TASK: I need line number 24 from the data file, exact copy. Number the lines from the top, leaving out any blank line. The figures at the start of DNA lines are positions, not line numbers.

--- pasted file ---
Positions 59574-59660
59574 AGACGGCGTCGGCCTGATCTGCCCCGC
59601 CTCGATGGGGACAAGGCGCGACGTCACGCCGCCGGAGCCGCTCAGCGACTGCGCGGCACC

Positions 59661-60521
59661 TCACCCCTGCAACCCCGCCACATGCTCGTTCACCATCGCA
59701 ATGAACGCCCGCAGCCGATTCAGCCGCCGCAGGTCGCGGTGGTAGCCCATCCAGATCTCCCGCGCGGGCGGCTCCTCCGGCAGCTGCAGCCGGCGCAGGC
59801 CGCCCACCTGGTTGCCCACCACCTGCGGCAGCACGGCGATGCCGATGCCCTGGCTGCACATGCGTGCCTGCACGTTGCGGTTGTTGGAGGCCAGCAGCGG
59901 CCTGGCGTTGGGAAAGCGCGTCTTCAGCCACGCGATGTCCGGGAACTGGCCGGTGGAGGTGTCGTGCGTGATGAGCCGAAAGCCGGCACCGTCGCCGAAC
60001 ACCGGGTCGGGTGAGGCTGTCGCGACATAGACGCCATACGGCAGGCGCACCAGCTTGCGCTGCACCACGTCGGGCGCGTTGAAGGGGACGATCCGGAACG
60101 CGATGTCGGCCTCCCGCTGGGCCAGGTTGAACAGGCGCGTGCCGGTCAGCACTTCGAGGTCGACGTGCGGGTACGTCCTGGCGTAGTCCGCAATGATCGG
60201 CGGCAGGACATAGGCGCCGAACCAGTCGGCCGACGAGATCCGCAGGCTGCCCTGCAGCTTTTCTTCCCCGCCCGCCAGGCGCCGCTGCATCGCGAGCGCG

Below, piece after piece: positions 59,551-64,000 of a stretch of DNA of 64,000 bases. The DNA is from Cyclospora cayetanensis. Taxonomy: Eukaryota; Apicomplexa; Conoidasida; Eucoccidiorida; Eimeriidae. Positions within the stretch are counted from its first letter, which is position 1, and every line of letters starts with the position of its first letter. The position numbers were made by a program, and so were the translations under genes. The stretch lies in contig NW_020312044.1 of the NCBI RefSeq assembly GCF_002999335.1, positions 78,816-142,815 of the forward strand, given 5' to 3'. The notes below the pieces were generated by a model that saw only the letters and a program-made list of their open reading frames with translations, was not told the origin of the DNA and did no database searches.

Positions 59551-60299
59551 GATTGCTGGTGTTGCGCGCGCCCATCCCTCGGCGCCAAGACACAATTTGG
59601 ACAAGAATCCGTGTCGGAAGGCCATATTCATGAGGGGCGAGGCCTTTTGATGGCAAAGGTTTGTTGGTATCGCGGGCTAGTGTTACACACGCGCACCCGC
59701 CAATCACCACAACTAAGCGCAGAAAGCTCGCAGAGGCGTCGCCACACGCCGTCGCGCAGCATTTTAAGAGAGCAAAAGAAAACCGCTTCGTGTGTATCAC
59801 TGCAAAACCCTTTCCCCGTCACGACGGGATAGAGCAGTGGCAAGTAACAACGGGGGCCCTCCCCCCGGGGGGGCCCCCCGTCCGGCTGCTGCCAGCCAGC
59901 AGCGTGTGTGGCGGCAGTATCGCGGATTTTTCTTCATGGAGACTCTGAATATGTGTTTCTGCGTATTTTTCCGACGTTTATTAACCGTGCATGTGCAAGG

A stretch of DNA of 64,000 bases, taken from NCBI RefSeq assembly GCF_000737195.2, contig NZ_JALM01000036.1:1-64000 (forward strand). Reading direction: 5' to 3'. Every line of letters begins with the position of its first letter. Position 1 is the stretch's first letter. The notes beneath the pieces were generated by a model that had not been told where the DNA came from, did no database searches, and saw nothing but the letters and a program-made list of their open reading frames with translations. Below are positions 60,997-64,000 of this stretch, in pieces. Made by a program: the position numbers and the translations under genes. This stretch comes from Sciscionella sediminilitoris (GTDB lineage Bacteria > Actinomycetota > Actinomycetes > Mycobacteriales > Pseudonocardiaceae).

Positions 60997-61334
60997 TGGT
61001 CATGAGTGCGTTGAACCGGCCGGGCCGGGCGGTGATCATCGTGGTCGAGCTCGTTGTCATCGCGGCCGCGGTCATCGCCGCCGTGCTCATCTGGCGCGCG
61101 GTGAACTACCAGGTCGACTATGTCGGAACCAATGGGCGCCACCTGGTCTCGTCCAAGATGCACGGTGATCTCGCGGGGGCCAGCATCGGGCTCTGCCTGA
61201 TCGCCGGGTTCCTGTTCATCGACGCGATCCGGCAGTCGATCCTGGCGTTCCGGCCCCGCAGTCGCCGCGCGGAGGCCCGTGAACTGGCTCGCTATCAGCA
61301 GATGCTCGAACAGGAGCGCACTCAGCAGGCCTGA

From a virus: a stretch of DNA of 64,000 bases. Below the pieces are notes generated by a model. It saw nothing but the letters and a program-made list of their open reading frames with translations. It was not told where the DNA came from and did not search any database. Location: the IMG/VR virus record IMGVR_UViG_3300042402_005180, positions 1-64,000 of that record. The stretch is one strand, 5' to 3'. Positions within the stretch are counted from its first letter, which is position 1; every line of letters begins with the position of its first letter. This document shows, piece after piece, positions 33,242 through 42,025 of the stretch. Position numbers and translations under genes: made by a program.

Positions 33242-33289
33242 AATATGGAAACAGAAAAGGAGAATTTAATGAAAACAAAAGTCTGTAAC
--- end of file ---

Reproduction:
61201 TCGCCGGGTTCCTGTTCATCGACGCGATCCGGCAGTCGATCCTGGCGTTCCGGCCCCGCAGTCGCCGCGCGGAGGCCCGTGAACTGGCTCGCTATCAGCA